William David Ross and Michael Vickers
Abacus (ἄβαξ, ἀβάκιον), a counting-board, the usual aid to reckoning in antiquity. The Egyptians, Greeks, and Romans alike used a board with vertical columns, on which (working from right to left) units, tens, hundreds, or (where money was in question) e.g. ⅛ obols, ¼ obols, ½ obols, obols, drachmae, sums of 10, 100, 1,000 drachmae, and talents were inscribed. When an addition sum was done, the totals of the columns were carried to the left, as in our ordinary addition. The numbers might be marked in writing or by pebbles, counters, or pegs.
5th-cent. theories about sound fall into two groups. Most though not all non-Pythagorean Presocratics were concerned primarily with the process of hearing (see especially Theophr. Sens.; cf. also Hippocr. De victu 1. 8 and 15 on hearing and voice). The Pythagoreans opened a musical perspective, beginning from observed correspondences between pitch-relations and the relative lengths of pipes or strings. They showed that the correspondences hold quite generally, through demonstrations using other sound-sources (see e.g. DK 18. 12, 13; texts attributing ‘experiments’ to Pythagoras himself are unreliable). The resulting hypothesis that pitch itself is a quantitative variable prompted deeper enquiries, beginning in the 4th cent., into the physical nature of sound, its causes, transmission, and attributes, as well as the process of hearing.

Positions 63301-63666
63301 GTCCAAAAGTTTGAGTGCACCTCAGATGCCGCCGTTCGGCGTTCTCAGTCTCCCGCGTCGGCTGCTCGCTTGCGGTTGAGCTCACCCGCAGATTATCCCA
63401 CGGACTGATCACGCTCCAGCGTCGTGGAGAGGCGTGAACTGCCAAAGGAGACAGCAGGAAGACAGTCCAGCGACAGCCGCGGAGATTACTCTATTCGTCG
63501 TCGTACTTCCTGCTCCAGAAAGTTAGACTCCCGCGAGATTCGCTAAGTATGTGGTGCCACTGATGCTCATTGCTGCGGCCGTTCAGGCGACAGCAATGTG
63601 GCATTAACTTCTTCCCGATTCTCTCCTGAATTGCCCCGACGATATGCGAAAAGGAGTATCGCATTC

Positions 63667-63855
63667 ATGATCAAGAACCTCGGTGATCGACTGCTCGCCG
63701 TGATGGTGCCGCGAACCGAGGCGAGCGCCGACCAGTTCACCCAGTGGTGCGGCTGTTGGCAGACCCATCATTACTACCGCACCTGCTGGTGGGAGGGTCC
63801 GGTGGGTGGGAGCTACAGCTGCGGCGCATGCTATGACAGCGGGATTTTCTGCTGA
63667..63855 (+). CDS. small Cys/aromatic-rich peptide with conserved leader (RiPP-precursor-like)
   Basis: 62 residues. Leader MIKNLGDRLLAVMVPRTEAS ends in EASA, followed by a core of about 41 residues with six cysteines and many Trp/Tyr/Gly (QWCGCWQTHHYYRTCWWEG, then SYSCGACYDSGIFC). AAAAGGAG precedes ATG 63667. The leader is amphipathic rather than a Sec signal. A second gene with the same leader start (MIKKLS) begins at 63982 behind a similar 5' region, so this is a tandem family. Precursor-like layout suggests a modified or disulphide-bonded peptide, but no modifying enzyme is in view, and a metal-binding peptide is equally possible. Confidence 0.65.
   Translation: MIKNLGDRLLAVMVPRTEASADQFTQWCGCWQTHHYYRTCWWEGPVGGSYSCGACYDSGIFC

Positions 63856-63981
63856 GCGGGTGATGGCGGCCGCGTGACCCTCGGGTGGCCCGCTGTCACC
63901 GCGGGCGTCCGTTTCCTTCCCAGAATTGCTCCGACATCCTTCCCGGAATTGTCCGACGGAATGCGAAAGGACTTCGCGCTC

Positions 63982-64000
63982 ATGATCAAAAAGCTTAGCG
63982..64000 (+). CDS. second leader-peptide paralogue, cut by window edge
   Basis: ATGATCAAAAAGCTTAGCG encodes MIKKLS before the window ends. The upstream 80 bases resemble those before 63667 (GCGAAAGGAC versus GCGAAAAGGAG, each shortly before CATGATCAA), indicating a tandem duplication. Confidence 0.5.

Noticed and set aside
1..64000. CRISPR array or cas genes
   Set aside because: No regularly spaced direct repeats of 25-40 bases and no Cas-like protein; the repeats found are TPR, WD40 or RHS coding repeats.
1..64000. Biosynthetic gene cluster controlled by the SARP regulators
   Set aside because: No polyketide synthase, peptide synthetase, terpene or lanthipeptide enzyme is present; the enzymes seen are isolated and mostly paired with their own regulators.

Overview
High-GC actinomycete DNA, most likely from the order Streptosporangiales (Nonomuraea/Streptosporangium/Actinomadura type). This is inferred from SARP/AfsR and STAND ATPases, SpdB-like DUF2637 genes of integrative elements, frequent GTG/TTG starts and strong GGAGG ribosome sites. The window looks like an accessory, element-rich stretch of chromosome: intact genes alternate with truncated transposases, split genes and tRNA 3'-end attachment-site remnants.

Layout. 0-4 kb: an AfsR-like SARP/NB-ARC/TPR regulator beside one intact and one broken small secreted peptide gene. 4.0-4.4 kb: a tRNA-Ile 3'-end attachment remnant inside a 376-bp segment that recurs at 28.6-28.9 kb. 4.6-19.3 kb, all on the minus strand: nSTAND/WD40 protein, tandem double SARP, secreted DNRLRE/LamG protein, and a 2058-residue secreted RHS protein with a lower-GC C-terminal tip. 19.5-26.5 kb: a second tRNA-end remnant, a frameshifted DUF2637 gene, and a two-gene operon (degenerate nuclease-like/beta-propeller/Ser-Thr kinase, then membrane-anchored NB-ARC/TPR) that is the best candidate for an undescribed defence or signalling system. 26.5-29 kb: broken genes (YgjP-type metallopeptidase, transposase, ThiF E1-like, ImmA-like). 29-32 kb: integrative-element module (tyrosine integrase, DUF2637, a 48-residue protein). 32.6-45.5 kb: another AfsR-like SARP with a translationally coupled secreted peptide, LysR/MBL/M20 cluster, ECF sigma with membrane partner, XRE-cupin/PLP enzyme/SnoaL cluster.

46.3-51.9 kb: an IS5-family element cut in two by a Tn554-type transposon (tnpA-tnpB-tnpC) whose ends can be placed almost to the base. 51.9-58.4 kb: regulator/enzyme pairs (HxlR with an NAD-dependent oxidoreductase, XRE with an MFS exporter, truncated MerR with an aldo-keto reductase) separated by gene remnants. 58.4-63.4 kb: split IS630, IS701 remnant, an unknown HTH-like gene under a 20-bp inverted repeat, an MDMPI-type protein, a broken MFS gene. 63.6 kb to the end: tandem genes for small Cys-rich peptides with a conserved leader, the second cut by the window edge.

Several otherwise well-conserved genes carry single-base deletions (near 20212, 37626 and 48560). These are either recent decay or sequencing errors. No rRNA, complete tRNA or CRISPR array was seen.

The Greeks did not recognise acoustics as a separate science; the issues were studied in other contexts, mainly by philosophers interested in sense-perception, by biologists and medical writers, and above all by harmonic theorists.
In *Alexandria (1) and Constantinople. He wrote an extant medical encyclopaedia, called the Tetrabiblon from its division into four sections. Beginning with a summary of drug theory (see
J. T. Vallance
Agathinus (Claudius Agathinus) a Spartandoctor of the 1st cent. CE, associated with the medical sect of the *Pneumatists and by at least one ancient source with the establishment of an eclectic medical sect founded on Pneumatism with additional doctrines from medical Empiricism and *Methodism. He was a pupil of *Athenaeus (3) of Attaleia, and was linked with the Stoic philosopher L. *Annaeus Cornutus. He may have taught the physicians *Archigenes and *Herodotus (2). Fragments of his doctrines are reported by *Galen and *Oribasius, amongst others. He wrote influential works on pulsation (grudgingly praised by Galen, 8. 748 Kühn), on semi-tertian fevers, and on the use of hellebore; little is now known of their contents.
M. Stephen Spurr
Edward Courtney and R. A. Kaster
Albinus (2) writer on music, geometry, and dialectic, probably identical with Ceionius Rufius Albinus (PLRE 1 ‘Albinus’ 14), the consul of